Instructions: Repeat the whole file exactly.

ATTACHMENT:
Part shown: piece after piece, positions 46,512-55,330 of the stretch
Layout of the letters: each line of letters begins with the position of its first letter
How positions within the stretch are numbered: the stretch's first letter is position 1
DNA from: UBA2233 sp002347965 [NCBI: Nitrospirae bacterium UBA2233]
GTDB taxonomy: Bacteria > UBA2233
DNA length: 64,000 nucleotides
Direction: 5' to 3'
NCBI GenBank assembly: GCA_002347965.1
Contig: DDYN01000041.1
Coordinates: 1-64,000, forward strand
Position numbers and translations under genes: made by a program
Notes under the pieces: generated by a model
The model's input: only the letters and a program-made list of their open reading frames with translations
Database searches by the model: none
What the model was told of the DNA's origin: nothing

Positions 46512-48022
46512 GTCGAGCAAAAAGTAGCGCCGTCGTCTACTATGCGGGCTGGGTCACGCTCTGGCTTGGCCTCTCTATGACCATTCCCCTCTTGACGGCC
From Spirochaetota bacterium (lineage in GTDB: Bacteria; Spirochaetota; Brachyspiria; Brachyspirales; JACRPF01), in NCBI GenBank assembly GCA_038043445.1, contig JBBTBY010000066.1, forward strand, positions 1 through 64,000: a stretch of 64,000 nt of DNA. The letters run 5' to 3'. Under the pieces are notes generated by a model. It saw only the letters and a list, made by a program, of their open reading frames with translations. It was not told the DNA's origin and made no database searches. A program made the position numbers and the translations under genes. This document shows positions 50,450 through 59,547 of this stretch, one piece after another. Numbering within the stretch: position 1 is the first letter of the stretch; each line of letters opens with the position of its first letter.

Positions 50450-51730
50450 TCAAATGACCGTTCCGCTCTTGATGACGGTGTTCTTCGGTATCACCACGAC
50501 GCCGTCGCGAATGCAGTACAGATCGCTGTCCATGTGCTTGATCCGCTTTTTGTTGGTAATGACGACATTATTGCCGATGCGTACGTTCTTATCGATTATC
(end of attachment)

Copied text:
Part shown: piece after piece, positions 46,512-55,330 of the stretch
Layout of the letters: each line of letters begins with the position of its first letter
How positions within the stretch are numbered: the stretch's first letter is position 1
DNA from: UBA2233 sp002347965 [NCBI: Nitrospirae bacterium UBA2233]
GTDB taxonomy: Bacteria > UBA2233
DNA length: 64,000 nucleotides
Direction: 5' to 3'
NCBI GenBank assembly: GCA_002347965.1
Contig: DDYN01000041.1
Coordinates: 1-64,000, forward strand
Position numbers and translations under genes: made by a program
Notes under the pieces: generated by a model
The model's input: only the letters and a program-made list of their open reading frames with translations
Database searches by the model: none
What the model was told of the DNA's origin: nothing

Positions 46512-48022
46512 GTCGAGCAAAAAGTAGCGCCGTCGTCTACTATGCGGGCTGGGTCACGCTCTGGCTTGGCCTCTCTATGACCATTCCCCTCTTGACGGCC
From Spirochaetota bacterium (lineage in GTDB: Bacteria; Spirochaetota; Brachyspiria; Brachyspirales; JACRPF01), in NCBI GenBank assembly GCA_038043445.1, contig JBBTBY010000066.1, forward strand, positions 1 through 64,000: a stretch of 64,000 nt of DNA. The letters run 5' to 3'. Under the pieces are notes generated by a model. It saw only the letters and a list, made by a program, of their open reading frames with translations. It was not told the DNA's origin and made no database searches. A program made the position numbers and the translations under genes. This document shows positions 50,450 through 59,547 of this stretch, one piece after another. Numbering within the stretch: position 1 is the first letter of the stretch; each line of letters opens with the position of its first letter.

Positions 50450-51730
50450 TCAAATGACCGTTCCGCTCTTGATGACGGTGTTCTTCGGTATCACCACGAC
50501 GCCGTCGCGAATGCAGTACAGATCGCTGTCCATGTGCTTGATCCGCTTTTTGTTGGTAATGACGACATTATTGCCGATGCGTACGTTCTTATCGATTATC